Mayor Bill de Blasio visited the key presidential primary state of South Carolina this weekend, where he tested his message among progressive groups and said he would make a decision about entering the 2020 race "sooner rather than later."

It's the second trip to a primary state in two weeks for de Blasio, who is attempting to raise his profile among Democratic voters nationwide.

Accompanied by first ladyChirlane McCray, de Blasio visited the capital city of Columbia, where he spoke at a local Democrats club, held roundtables on mental health and legal justice and met with former state Democratic Party chairman Jaime Harrison, who may challenge Sen. Lindsey Graham for his seat in 2020, and attended a house party for local Democratic heavyweights, the Charleston Post and Courier reported.

On Sunday, the first couple headed to a church service, then to Charleston for an education roundtable.

 

"Sooner rather than later,” de Blasio said about when he'd make a decision. “Obviously, there is a clock running, but the bottom line is we understand something like this is a huge, huge endeavor. It’s a family decision. But we also know how important it is to go and talk to people, particularly in the states that will be decisive.”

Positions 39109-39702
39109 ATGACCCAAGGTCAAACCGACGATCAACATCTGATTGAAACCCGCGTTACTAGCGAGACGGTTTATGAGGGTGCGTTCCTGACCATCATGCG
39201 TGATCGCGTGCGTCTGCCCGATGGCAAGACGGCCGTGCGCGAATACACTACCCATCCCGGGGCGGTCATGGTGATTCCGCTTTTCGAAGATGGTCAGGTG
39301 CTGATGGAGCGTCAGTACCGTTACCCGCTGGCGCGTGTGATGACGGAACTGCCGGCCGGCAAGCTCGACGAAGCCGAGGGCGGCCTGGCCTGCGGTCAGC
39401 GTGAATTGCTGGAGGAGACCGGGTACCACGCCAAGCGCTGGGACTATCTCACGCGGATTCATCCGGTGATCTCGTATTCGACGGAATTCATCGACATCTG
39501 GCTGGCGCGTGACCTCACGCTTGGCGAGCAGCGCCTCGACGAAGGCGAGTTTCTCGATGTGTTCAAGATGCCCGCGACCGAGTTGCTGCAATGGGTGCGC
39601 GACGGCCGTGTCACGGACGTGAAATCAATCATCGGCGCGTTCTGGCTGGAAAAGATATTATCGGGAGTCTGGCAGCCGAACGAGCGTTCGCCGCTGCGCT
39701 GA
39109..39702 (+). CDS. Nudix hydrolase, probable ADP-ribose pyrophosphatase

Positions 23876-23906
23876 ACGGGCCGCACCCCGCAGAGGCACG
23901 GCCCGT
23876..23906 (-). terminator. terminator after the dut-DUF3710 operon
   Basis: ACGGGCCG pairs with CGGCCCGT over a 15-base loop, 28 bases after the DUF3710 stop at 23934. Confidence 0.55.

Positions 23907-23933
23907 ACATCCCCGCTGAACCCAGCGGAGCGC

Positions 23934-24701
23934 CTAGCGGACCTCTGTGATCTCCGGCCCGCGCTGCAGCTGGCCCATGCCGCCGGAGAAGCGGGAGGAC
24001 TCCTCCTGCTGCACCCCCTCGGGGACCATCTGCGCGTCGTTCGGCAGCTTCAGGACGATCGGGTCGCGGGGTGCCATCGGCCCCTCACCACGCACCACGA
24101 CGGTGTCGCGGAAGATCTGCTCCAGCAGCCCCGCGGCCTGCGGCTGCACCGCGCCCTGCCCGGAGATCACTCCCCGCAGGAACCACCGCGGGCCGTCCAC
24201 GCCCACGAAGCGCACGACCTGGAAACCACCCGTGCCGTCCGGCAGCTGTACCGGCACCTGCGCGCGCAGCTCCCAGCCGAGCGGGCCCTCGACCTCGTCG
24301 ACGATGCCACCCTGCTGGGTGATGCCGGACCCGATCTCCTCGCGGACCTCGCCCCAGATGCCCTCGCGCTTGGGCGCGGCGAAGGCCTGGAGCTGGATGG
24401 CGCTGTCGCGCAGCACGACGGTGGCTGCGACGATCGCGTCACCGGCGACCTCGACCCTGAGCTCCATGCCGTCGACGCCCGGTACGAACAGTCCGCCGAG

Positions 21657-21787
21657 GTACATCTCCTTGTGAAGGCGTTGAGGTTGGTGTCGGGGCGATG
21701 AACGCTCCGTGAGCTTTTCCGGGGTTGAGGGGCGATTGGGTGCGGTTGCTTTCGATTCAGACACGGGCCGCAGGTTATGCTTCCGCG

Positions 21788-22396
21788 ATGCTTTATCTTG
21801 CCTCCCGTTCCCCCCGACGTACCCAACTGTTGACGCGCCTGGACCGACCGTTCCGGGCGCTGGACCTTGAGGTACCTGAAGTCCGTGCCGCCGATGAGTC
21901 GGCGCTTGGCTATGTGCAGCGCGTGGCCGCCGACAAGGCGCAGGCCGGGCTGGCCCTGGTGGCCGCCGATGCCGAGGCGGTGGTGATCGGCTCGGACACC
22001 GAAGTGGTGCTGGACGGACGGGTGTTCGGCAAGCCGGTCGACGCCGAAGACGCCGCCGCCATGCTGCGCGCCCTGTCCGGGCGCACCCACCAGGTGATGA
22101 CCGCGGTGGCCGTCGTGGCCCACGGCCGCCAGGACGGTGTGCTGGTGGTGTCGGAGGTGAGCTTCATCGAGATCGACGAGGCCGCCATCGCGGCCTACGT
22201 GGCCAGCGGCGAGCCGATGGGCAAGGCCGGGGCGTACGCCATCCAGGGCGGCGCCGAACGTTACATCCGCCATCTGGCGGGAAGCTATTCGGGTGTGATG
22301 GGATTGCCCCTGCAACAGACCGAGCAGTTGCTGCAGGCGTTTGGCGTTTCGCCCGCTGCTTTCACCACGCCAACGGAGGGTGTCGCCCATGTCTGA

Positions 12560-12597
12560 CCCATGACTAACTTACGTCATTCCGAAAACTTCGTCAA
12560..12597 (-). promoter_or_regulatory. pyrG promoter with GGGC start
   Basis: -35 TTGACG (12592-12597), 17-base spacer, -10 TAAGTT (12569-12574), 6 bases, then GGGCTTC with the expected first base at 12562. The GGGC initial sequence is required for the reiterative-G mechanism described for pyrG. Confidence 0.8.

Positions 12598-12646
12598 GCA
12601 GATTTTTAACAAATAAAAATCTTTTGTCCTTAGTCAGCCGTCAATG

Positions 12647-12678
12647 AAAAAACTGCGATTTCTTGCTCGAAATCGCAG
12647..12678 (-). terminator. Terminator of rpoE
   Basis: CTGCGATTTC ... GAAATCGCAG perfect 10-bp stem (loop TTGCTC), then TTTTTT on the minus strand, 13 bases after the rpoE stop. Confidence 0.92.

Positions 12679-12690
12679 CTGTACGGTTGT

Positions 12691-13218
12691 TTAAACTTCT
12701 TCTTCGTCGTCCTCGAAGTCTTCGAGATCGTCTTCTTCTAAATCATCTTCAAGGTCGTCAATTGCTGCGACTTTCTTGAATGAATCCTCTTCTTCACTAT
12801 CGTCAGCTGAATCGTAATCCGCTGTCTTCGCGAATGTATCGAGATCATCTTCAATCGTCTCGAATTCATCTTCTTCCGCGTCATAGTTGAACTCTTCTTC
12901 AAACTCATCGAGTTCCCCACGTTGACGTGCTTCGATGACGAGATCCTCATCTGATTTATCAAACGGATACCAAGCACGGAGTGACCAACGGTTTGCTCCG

Some of de Blasio's hometown critics made the trip with him. The Police Benevolent Association paid for a digital billboard, which declared that de Blasio is "no friend of labor," to follow him around. The Transit Workers Union also bought advertising in the state labeling de Blasio a "corporate Democrat fauxgressive."

De Blasio attempted to defuse the criticism, Southern-style — "As we say in New York," he joked, "bless their hearts" — and played up NYC's progressive bona fides, saying his policies on safety, the economy and education had made life better for the average New Yorker.  

Regardless of the temperature in the Palmetto State, New Yorkers haven't warmed to a de Blasio run. A Jan. 23 Quinnipiac poll ranked de Blasio dead last among New Yorkers' picks for president, with 5 percent of the vote. Even Rep. Alexandria Ocasio-Cortez (who at age 29 is too young to run) outpolled him at 7 percent. Former Mayor Michael Bloomberg came in first at 28 percent, followed by Gov. Andrew Cuomo at 17 percent, and Sen. Kirsten Gillibrand — who has actually launched a 2020 presidential campaign — with 11 percent. Bloomberg announced last week that he would not run.

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